The union representing B.C. teachers has filed an application, asking the Labour Relations Board to look into concerns raised about working conditions in classrooms.
In a message to teachers, BC Teachers’ Federation president Teri Mooring said the application was filed Thursday (Sept. 17).
The application relates to section 88 of the Labour Relations Code, which pertains to in-differences within a collective agreement between employers – in this case the B.C. government – and the employees.
The application comes as B.C.’s second week of the new school year comes to a close. Each school district was tasked to create safety guidelines in late August – with general direction from the province – for how it would combat COVID-19 transmission among students and staff.
This includes mask-use policies in hallways and busy areas, physical distancing between desks and other guidelines, slightly varying between each school district.
But since students headed back to class last week, teachers across the province have been voicing their growing concerns about inconsistencies and inadequate implementation of the safety measures.
Mooring said during a news conference Friday that she has heard some schools are rationing masks or not enforcing wearing masks alltogether.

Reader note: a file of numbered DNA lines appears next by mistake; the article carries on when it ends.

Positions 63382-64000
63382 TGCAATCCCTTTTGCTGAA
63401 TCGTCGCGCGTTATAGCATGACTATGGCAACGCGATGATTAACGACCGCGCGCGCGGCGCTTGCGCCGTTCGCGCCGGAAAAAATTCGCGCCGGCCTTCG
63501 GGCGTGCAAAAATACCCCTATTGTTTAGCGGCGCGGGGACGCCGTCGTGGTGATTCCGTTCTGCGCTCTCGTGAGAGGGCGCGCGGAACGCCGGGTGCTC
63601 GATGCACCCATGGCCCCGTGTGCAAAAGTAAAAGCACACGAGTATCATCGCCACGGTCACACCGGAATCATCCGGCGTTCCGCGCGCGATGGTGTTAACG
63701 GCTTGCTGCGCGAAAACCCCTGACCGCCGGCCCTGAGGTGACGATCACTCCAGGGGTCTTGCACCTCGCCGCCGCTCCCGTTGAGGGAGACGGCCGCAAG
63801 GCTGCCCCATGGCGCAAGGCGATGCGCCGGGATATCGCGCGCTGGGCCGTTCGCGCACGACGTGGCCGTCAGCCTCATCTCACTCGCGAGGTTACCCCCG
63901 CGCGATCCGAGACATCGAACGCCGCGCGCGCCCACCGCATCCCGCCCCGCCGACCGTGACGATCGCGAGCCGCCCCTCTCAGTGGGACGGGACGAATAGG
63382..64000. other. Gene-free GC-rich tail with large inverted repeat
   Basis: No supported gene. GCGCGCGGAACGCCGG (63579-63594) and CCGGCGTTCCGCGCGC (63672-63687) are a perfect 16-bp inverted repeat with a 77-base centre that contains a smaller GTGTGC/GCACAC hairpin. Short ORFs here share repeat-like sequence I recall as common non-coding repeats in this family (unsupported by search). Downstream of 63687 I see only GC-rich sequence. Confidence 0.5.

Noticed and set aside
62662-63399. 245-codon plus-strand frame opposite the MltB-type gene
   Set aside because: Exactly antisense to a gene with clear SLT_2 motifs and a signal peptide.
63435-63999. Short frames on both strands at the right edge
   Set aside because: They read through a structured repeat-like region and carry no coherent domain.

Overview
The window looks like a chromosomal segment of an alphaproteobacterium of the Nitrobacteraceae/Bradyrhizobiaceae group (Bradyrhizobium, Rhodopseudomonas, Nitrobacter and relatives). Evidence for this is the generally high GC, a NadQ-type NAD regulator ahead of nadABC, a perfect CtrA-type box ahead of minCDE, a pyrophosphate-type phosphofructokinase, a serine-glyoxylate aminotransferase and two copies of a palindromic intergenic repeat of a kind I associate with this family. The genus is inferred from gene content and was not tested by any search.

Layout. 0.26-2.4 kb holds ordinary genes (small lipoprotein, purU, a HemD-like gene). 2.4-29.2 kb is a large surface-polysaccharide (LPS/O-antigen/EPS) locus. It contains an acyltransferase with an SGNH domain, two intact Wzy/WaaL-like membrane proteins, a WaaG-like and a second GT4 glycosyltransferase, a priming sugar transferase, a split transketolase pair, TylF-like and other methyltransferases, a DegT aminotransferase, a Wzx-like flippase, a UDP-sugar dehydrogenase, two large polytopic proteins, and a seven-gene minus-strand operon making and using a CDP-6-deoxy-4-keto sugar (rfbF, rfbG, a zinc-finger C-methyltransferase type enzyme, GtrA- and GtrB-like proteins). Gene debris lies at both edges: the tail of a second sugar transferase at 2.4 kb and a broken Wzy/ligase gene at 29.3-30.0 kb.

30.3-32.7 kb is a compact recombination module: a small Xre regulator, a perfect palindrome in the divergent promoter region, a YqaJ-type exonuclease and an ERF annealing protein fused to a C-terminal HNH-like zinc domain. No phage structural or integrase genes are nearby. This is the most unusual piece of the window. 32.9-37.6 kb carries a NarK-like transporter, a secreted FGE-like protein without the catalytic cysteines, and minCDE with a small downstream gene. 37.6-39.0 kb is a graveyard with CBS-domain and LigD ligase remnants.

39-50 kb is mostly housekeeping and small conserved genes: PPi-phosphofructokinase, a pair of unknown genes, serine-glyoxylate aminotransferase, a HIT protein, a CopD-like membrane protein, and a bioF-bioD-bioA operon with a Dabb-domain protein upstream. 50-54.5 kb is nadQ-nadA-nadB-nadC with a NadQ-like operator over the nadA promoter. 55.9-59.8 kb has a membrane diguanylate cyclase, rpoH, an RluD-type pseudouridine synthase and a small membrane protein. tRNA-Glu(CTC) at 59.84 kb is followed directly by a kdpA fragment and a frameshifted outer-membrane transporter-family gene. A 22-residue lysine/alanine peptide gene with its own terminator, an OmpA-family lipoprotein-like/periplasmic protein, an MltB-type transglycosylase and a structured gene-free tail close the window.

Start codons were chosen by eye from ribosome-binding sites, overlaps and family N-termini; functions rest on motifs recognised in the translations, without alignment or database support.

“For a classroom teacher, if my room isn’t cleaned or my administrator won’t give me a shield it doesn’t rise to the level of WorkSafe’s definition of unsafe work.”
Mooring has also said that teachers are “feeling pressured to work in unsafe conditions and are demanding significant changes to ensure they and their students are protected.”
In a seperate news conference, Education Minister Rob Fleming did not directly refute the union’s claims, but downplayed the severity of any concerns.
“In the constant communication I have with people who work in the school system … what you’re seeing around the province is an incredible amount of teamwork and the focus is on the huge task that’s been accomplished,” he said.
He told reporters that the B.C. government has “always anticipated that there would be tweaks and fixes required,” noting B.C. has fared better than other provinces on its return-to-school rollout.
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